By Alesha Brown and Michael CohenCranfill Sumner & Hartzog, LLP
Since 2004, the Department of Labor (“DOL”) has required that employees otherwise qualified under the executive, administrative, or professional (“EAP” or “white collar”) exemptions be paid overtime if they earn less than $455 per week, equating to annual salaries below $23,660, regardless of their duties. In May 2016, the Obama administration proposed to increase the annual salary threshold to $47,476, or $913 per week. The Obama administration’s rule also proposed that the Highly Compensated Employee (“HCE”) exemption compensation level increase from $100,000 to $147,414, along with automatic updates to the salary levels every three years.
The Obama administration’s salary threshold rule was scheduled to take effect on December 1, 2016. However, on November 22, 2016, just over one week before the rule’s implementation, a federal judge in the U.S. District Court for the Eastern District of Texas issued a nationwide preliminary injunction, thereby preserving the status quo while the court reviewed the DOL’s authority to make the rule. The court held that the salary threshold increase at issue “create[d] essentially a de facto salary-only test,” and “ignore[d] Congress’s intent by raising the minimum salary level such that it supplants the duties test.” The DOL appealed the court’s ruling to the Fifth Circuit on December 1, 2016.
Following President Trump’s inauguration in January 2017, the DOL largely went silent regarding its position on the appeal and the rule, though it expressed its intention to reevaluate the salary threshold. On August 31, 2017, during the appeal of the preliminary injunction, the Eastern District of Texas granted summary judgment against the DOL, officially invalidating the Obama administration rule. The court therein held that the rule “would exclude so many employees who perform exempt duties,” rendering the rule inconsistent with “Congress’ unambiguous intent.” In essence, while the court did not invalidate the DOL’s ability to adjust the salary threshold, it held that more than doubling the threshold effectively eliminated the duties test, going beyond the DOL’s role of merely setting a floor to screen out employees that are very likely non-exempt.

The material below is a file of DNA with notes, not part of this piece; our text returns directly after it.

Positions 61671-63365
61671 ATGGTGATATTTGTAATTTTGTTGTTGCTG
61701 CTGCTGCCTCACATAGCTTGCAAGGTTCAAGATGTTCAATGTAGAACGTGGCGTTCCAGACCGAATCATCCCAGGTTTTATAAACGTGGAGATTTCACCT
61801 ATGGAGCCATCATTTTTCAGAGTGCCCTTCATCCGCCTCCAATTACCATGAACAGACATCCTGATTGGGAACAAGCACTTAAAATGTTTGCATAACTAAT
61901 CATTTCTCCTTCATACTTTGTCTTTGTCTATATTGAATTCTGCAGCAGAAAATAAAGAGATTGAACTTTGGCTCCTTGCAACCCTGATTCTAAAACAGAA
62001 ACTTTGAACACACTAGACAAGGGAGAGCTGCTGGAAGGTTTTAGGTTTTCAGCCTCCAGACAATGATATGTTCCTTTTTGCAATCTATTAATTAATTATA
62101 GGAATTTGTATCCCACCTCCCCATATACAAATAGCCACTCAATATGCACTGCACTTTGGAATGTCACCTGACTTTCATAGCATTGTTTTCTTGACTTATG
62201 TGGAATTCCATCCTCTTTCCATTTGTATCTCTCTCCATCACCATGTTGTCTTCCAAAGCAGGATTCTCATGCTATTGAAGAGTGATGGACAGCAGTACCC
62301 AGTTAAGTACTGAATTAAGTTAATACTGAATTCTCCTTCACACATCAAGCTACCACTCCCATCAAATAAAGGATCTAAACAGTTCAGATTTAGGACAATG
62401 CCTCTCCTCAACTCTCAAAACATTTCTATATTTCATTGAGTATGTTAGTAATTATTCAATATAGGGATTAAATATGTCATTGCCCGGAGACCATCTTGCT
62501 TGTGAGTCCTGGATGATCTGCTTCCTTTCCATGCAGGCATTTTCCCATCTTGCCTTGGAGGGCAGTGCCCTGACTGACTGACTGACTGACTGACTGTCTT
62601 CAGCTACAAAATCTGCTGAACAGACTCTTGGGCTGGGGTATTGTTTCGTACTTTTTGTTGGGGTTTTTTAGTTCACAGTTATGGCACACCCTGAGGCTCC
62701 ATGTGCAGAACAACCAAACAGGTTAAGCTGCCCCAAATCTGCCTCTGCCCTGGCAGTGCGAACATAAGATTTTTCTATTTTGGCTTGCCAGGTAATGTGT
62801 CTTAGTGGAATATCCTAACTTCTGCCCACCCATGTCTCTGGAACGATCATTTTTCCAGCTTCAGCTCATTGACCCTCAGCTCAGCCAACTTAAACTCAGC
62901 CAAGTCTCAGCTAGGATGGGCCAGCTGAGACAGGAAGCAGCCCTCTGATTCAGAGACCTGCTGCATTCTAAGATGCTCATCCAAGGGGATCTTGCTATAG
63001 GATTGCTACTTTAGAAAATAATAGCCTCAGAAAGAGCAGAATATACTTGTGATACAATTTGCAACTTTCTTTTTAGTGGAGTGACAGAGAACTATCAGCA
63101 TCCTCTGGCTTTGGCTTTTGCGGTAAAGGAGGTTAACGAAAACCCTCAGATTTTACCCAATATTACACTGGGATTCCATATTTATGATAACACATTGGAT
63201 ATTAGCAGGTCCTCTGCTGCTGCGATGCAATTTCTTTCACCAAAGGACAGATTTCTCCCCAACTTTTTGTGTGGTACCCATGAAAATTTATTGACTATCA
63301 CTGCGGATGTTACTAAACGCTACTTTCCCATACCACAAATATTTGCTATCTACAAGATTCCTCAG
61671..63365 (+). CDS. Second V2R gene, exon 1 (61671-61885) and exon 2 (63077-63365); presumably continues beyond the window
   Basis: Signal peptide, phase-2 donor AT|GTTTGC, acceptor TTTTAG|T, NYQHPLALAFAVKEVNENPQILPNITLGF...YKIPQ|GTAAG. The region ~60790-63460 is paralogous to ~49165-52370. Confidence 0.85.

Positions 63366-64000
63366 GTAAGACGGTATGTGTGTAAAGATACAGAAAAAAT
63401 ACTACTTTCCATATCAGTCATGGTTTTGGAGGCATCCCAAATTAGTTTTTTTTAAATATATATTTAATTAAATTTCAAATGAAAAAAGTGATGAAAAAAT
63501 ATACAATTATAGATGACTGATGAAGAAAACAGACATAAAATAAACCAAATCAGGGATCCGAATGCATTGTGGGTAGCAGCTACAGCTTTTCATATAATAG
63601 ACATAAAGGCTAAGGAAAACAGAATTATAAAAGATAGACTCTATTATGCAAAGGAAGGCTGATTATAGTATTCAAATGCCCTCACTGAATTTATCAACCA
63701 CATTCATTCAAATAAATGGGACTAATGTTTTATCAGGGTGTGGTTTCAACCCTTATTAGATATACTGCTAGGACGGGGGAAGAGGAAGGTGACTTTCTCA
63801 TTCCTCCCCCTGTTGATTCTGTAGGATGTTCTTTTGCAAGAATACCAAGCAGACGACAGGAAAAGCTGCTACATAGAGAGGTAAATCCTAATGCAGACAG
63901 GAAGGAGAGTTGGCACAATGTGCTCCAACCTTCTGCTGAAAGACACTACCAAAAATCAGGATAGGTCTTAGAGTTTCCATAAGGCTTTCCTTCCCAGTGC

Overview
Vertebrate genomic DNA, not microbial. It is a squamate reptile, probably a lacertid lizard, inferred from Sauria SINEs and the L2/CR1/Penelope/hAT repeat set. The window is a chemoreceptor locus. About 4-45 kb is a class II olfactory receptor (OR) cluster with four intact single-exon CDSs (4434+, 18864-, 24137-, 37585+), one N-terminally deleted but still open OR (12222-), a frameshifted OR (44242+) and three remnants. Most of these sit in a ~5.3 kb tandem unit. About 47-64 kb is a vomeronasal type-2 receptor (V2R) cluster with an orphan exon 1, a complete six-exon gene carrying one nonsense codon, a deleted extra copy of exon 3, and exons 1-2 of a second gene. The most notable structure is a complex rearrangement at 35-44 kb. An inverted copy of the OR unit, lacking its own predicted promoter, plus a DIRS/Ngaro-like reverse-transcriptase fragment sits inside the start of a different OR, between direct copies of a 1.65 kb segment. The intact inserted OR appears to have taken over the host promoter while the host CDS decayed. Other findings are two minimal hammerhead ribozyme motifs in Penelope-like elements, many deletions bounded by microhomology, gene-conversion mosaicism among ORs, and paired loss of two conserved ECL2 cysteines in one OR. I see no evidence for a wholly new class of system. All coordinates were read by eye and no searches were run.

On March 7, 2019, after seeking public comment, the DOL issued a Notice of Proposed Rulemaking, which reflected its newly proposed rule. The proposed rule would increase the minimum salary threshold for the “white collar” exemptions from $455 per week ($23,660 per year) to $679 per week ($35,308 per year). Any employees paid less than the newly proposed salary threshold would be deemed non-exempt and rendered eligible for overtime premiums, regardless of their duties or basis of pay. The proposed rule does not include automatic adjustments, as the Obama administration rule did, but the DOL has indicated an intent to propose an update every four years via notice and comment rulemaking. The proposed rule is based on the salary level for the 20th percentile of full-time salaried workers in the lowest census region and in the retail industry nationwide. The DOL estimates that, if implemented, its rule will render 1.1 million workers eligible for overtime premiums.
In addition to updating the “white collar” salary threshold, the proposed rule also increases the HCE exemption under the Fair Labor Standards Act (“FLSA”) from $100,000 per year to $147,414 per year. Accordingly, to be considered an exempt HCE under the proposed rule, an employee must be paid on a salary or fee basis, must customarily and regularly perform at least one of the exempt duties of an executive, professional, or administrative employee, and must earn at least $147,414 per year. The proposed rule also allows employers to use “certain nondiscretionary bonuses and incentive payments,” including commissions, to account for up to 10% of the new $679 per week salary threshold. However, the 10% compensation must be paid annually, rather than quarterly. The 10% provision is consistent with the rule proposed by the Obama administration.